This video footage, from Gordon Buchanan's documentary "The Polar Bear Family and Me," is hard to forget. It's a chilling visual of a polar bear trying to claw its way into a plexiglass box protecting the filmmaker.
While viewers around the world found it fascinating (it received almost two million plays in two months), Norwegian officials were not amused.
The video was shot in Svalbard, the northernmost part of Norway, where polar bears are protected under strict environmental regulations. The bears are a vulnerable species, with only 20,000 to 25,000 individuals remaining in the world.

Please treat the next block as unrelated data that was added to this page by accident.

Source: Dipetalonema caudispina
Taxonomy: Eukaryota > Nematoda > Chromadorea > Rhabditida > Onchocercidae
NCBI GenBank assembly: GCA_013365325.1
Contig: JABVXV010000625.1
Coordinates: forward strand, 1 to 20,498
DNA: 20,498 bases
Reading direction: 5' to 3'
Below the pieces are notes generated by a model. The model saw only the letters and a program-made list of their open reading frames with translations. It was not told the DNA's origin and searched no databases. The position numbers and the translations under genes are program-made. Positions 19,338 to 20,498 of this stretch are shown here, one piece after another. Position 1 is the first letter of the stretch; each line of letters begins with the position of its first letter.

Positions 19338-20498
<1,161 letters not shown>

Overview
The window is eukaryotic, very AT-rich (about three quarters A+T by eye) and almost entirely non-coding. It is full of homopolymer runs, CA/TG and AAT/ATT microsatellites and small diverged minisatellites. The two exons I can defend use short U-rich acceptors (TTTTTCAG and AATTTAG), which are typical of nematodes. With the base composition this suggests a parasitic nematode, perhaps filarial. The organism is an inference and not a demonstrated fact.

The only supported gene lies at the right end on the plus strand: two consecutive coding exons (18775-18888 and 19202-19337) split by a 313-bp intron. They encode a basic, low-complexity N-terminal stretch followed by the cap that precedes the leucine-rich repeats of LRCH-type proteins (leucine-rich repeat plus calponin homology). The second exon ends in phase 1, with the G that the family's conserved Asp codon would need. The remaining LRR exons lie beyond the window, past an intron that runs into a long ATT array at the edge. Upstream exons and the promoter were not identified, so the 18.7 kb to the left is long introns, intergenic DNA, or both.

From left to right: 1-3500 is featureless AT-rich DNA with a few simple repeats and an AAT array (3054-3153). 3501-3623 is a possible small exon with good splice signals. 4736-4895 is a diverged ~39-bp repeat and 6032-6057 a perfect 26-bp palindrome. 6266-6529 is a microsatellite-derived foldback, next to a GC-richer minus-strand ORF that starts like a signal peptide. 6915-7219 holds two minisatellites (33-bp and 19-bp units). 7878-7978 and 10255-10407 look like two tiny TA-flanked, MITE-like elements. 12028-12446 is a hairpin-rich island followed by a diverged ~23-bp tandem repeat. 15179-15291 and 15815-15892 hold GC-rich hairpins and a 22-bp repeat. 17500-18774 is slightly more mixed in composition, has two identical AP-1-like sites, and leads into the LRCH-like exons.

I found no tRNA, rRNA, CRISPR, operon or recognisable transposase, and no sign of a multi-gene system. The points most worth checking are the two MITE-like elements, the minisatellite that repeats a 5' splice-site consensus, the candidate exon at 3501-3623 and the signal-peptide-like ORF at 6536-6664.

After the documentary aired in January, one official said the filmmakers were “disturbing” the bear in question. Another official, Svalbard District Governor Lars Erik Alfheim, sent a letter to Roberts, detailing the offense and its 50,000 Norwegian krone penalty—the equivalent of an $8,500 fine.
Roberts refuted the claim and would not accept the fine, according to the Norwegian newspaper Aftenposten.
The incident is part of a larger, challenging trend for Norwegian officials who must balance conservation with a rising interest in wildlife film footage. Roberts and his team are one of multiple production crews coming to Arctic Norway to film these animals. An estimated 3,000 polar bears are believed to live on the islands of Svalbard and Franz Josef Land.